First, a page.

Graphic that says Next StepFourth, a website is a fluid, ever-changing thing. After it launches, the website should evolve from that day forward, responding to the needs and wants of your clients. So, as important as it is to be completely satisfied with the look and feel of your site on day one, the look should evolve over time. If it looks the same with no changes happening month after month, you’re missing an opportunity to engage with clients. Which updates should you plan for? First, the images featured on your homepage need to be updated periodically to reflect seasonal events. What tradeshows are you participating in? Add video testimonials from happy clients. Finally, your team should continually review analytics of your website so that you can identify and react to client behavior on the site.

This brings me to the fifth consideration. Who on staff will oversee updating the site? And, do you both have all the needed login information for your DNS, hosting and editors for the new site? As we’ve been saying since 2011, who has the keys to the website? Working with Tell Your Tale, you will be able to update your site with little or no involvement from us. Now certainly, there are some things that may require professional assistance for custom website design, but simple updates shouldn’t cause anyone heartburn. If you choose to have someone in your organization make web updates on a regular basis, then choose a long-term employee at the company. That way, you can avoid costs associated with retraining employees on how to make the web changes your business needs. Also find out from the developer what they would charge and which service level they would be able to provide for more complex updates.

Now the site is out there, so it’s time to gather information and measure results against your goals. After the site has been published for the first 30 days, you should plan to review your Google Analytics. Data from your old website will provide you a solid baseline to compare against. However, take into consideration that your optimization in the new site will need some adjustments. If you’re using WordPress, download our Five WordPress Optimization Tips to get started.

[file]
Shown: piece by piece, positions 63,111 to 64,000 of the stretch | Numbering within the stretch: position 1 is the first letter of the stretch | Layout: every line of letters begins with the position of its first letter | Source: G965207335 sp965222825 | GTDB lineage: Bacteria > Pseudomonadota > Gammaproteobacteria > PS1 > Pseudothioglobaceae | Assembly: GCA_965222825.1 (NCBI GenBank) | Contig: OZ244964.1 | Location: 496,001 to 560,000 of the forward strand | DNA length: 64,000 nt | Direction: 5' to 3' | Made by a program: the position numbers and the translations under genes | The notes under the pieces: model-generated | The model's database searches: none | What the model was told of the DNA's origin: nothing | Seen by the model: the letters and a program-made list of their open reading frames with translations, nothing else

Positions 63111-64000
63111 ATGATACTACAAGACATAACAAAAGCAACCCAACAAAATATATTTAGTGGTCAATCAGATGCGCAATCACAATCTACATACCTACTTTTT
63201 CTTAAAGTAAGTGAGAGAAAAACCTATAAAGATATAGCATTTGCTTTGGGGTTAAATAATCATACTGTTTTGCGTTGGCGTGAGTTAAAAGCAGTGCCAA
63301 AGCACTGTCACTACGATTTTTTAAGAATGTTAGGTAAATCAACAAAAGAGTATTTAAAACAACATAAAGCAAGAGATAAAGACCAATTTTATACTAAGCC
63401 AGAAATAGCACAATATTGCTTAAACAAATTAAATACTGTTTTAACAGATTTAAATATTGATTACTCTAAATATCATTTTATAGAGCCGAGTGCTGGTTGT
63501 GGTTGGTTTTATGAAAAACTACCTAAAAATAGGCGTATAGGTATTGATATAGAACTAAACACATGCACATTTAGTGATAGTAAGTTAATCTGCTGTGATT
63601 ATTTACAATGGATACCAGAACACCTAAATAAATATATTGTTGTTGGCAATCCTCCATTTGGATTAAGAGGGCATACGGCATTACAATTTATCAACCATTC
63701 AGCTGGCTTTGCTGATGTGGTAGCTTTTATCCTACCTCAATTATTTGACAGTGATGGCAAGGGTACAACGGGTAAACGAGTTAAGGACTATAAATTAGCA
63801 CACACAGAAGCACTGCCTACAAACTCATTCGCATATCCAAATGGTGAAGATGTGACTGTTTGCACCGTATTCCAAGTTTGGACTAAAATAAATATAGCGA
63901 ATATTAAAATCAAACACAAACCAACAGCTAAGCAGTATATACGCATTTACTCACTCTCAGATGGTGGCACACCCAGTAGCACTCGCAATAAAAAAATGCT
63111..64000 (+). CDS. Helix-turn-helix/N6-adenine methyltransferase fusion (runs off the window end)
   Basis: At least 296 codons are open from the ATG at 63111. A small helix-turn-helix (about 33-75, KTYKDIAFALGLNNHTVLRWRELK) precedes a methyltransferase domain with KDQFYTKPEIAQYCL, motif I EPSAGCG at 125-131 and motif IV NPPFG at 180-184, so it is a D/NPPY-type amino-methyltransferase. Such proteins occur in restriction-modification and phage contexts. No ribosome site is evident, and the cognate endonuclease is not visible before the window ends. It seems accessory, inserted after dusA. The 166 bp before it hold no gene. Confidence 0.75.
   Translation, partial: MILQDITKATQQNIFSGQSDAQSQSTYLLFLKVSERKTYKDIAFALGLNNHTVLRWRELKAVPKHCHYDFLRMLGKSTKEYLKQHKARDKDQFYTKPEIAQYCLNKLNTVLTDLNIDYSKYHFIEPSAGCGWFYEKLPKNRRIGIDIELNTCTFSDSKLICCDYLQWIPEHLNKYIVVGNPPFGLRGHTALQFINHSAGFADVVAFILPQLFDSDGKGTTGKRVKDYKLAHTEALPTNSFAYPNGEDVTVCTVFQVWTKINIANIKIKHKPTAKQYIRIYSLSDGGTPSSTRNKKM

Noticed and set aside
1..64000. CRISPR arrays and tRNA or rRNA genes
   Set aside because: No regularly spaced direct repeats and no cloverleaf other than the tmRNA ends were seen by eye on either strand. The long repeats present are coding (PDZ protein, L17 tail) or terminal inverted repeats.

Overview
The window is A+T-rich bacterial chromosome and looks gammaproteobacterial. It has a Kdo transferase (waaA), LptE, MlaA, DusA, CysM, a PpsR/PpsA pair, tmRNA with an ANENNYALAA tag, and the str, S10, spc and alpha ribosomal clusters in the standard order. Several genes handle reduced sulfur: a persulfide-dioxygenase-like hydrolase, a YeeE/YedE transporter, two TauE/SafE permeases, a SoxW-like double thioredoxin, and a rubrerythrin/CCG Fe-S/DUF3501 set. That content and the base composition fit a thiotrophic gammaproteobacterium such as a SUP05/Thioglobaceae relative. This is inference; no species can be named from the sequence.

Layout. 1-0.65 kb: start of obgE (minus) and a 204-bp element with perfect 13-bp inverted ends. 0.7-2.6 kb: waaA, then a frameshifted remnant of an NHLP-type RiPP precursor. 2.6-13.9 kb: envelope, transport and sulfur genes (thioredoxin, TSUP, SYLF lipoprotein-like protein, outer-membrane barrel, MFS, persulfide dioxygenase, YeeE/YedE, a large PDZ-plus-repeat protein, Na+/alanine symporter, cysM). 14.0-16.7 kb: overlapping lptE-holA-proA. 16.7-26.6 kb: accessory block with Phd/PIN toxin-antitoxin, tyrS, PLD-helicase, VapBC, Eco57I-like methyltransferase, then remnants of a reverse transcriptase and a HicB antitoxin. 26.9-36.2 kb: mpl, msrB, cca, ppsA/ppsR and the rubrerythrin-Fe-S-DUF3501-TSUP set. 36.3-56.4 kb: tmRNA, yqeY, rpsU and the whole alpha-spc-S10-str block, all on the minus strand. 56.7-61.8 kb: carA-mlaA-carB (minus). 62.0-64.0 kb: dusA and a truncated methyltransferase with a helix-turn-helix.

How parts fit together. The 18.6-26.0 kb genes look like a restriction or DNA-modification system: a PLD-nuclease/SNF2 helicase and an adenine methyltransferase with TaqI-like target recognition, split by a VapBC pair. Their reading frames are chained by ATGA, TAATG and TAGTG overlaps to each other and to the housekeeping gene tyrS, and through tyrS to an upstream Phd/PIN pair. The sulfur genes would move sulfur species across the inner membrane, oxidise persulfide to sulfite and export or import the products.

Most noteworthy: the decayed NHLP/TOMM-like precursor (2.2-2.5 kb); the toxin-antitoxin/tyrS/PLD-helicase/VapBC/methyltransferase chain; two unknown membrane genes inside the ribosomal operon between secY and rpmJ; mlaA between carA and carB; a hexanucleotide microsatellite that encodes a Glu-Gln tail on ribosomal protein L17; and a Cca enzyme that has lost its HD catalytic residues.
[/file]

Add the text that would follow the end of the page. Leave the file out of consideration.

If this website is a completely new venture, you’ll want to be sure the site has been indexed by Google and that analytics data is being reported properly. Work off your monthly reports to refine the user experience. Look hard at the traffic sources to your site. Are your social media efforts directing people back to the site? How are any forms on the site performing? As stated earlier, you will need to be ready to make changes based on the feedback you get from current clients and the behavior you can observe through Google Analytics.

If you have any other questions about what to expect when you’re expecting… a website, please feel free to contact us.

About the Author:

Trent Salch has more than 15 years of sales and marketing experience. After earning a degree in psychology from Southern Methodist University, Trent began working in computer software, hardware and supplies sales. He learned early to listen to his marketing team and align with their strategies to close deals quickly. In his career, he has worked with clients of all sizes from small organizations to Fortune 100 companies.